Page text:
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Reviewed December 2013
What is the official name of the ACP5 gene?
The official name of this gene is “acid phosphatase 5, tartrate resistant.”
ACP5 is the gene's official symbol. The ACP5 gene is also known by other names, listed below.
Read more about gene names and symbols on the About page.
What is the normal function of the ACP5 gene?
The ACP5 gene provides instructions for making an enzyme called tartrate-resistant acid phosphatase type 5 (TRAP). The TRAP enzyme primarily regulates the activity of a protein called osteopontin, which is produced in bone cells called osteoclasts and in immune cells. Osteopontin performs a variety of functions in these cells. Two versions (isoforms) of the TRAP enzyme are produced: TRAP5a is found primarily in immune cells and TRAP5b is found primarily in bone cells called osteoclasts.
Osteoclasts are specialized cells that break down and remove (resorb) bone tissue that is no longer needed. These cells are involved in bone remodeling, which is a normal process that replaces old bone tissue with new bone. During bone remodeling, osteopontin is turned on (activated), allowing osteoclasts to attach (bind) to bones. When the breakdown of bone is complete, TRAP5b turns off (inactivates) osteopontin, causing the osteoclasts to release themselves from bone.
In the immune system, osteopontin is found primarily in cells called macrophages and dendritic cells. The protein helps fight infection by promoting inflammation, regulating immune cell activity, and turning on various immune system cells that are necessary to fight off foreign invaders such as bacteria and viruses. Like TRAP5b in bone cells, the TRAP5a enzyme inactivates osteopontin in macrophages and dendritic cells when it is no longer needed.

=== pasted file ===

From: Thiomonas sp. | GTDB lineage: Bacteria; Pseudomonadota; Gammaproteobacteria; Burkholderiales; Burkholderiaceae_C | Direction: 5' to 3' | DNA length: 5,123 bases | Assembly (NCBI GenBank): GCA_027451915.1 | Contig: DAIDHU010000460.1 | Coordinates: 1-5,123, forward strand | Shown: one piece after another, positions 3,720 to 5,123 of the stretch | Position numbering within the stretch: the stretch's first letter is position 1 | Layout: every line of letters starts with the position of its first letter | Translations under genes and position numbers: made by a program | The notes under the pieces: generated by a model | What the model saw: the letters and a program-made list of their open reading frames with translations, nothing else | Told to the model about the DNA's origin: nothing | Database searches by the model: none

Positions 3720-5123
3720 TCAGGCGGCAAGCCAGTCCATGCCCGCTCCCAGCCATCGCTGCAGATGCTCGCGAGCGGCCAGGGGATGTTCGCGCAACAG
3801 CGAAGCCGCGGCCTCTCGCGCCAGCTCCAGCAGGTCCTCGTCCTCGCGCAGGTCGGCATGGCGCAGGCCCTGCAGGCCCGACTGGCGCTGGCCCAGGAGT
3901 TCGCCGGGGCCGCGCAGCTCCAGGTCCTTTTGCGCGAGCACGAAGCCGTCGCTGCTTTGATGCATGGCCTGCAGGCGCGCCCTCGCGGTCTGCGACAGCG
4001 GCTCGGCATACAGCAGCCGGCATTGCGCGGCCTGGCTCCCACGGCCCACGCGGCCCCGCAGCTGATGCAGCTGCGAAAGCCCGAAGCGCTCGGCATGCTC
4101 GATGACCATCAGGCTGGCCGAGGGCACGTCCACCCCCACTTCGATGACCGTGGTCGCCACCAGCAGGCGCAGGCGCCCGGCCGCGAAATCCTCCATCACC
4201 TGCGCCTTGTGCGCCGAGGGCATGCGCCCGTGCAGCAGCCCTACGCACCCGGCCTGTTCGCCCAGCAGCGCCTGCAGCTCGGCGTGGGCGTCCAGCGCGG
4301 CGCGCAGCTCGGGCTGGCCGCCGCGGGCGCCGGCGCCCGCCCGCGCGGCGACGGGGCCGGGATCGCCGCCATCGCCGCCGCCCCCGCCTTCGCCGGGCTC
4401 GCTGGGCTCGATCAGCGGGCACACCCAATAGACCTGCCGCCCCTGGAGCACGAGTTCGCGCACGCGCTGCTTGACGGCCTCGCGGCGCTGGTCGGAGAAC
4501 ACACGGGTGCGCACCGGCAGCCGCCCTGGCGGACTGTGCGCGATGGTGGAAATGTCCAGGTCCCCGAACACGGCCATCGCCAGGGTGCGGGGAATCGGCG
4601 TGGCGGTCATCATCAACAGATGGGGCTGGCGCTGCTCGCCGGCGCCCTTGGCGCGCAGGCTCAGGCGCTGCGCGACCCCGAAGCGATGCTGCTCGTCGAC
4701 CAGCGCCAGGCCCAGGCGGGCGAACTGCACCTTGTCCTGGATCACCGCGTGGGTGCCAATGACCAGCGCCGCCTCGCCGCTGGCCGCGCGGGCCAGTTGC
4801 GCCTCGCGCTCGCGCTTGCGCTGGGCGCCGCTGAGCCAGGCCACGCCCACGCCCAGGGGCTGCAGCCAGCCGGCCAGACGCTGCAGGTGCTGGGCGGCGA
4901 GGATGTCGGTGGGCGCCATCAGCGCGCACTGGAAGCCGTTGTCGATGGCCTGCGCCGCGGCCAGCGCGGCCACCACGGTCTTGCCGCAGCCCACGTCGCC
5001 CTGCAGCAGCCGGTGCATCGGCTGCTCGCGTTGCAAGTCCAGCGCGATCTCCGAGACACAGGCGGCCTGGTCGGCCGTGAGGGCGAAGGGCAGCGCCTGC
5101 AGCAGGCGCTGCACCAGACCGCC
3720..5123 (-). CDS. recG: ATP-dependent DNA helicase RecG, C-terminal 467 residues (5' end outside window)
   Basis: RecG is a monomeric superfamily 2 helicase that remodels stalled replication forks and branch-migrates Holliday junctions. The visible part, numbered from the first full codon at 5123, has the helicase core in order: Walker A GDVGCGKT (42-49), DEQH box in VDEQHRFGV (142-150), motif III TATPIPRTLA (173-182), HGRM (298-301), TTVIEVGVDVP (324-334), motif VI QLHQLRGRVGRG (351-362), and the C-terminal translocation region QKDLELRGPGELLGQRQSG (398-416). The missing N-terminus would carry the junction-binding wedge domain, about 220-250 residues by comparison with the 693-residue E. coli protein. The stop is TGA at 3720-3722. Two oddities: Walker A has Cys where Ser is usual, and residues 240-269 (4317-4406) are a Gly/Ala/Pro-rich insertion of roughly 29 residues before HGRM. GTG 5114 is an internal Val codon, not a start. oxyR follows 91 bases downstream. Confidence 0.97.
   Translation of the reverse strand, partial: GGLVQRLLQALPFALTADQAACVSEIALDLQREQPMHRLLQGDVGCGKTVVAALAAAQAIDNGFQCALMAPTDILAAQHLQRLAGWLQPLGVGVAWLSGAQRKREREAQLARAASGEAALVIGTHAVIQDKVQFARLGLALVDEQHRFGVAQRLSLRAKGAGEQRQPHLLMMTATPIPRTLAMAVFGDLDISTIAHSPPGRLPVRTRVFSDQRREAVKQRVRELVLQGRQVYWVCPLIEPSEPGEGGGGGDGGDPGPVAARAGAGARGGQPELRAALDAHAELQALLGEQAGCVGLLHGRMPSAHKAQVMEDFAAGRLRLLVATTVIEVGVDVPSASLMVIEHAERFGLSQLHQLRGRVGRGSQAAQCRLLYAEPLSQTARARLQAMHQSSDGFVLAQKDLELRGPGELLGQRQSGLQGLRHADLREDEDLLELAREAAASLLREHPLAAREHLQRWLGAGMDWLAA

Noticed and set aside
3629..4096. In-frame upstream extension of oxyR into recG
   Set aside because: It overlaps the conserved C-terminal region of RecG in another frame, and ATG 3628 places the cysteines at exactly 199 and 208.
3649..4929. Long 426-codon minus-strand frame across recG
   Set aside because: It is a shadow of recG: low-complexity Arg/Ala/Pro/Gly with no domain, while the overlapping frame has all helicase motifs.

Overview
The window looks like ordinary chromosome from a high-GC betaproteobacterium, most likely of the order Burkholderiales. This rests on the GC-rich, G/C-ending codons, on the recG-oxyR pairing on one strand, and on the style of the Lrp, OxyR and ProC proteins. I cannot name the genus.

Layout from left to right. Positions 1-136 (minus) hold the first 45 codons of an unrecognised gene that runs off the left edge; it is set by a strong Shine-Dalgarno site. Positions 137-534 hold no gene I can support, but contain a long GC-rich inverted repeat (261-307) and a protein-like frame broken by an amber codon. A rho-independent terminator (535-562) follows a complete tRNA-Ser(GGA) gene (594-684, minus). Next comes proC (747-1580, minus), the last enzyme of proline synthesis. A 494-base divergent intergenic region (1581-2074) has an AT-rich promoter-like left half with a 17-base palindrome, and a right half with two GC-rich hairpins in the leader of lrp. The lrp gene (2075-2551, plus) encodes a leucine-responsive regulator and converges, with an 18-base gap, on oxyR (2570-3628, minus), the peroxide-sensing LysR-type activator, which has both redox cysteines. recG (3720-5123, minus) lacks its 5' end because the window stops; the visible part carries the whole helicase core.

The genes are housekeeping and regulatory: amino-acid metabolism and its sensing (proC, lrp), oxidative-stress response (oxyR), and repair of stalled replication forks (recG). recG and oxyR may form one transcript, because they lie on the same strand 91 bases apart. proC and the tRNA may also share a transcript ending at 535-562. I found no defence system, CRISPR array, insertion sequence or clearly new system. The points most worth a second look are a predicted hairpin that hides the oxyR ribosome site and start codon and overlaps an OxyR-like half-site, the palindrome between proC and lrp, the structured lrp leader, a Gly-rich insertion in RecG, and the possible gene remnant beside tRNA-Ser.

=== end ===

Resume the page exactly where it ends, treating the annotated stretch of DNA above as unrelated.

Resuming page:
How are changes in the ACP5 gene related to health conditions?
Where is the ACP5 gene located?
Cytogenetic Location: 19p13.2
Molecular Location on chromosome 19: base pairs 11,574,660 to 11,578,986
(Homo sapiens Annotation Release 107, GRCh38.p2) (
The ACP5 gene is located on the short (p) arm of chromosome 19 at position 13.2.
More precisely, the ACP5 gene is located from base pair 11,574,660 to base pair 11,578,986 on chromosome 19.
See How do geneticists indicate the location of a gene? in the Handbook.
Where can I find additional information about ACP5?
You and your healthcare professional may find the following resources about ACP5 helpful.
You may also be interested in these resources, which are designed for genetics professionals and researchers.
What other names do people use for the ACP5 gene or gene products?
See How are genetic conditions and genes named? in the Handbook.
Where can I find general information about genes?
The Handbook provides basic information about genetics in clear language.
These links provide additional genetics resources that may be useful.
What glossary definitions help with understanding ACP5?
acids ; autoimmune ; bacteria ; bone remodeling ; breakdown ; cell ; dephosphorylation ; disability ; enzyme ; gene ; immune system ; infection ; inflammation ; isoforms ; phosphatase ; protein ; short stature ; stature ; susceptibility ; tissue
You may find definitions for these and many other terms in the Genetics Home Reference Glossary.
See also Understanding Medical Terminology.
References (6 links)
The resources on this site should not be used as a substitute for professional medical care or advice. Users seeking information about a personal genetic disease, syndrome, or condition should consult with a qualified healthcare professional. See How can I find a genetics professional in my area? in the Handbook.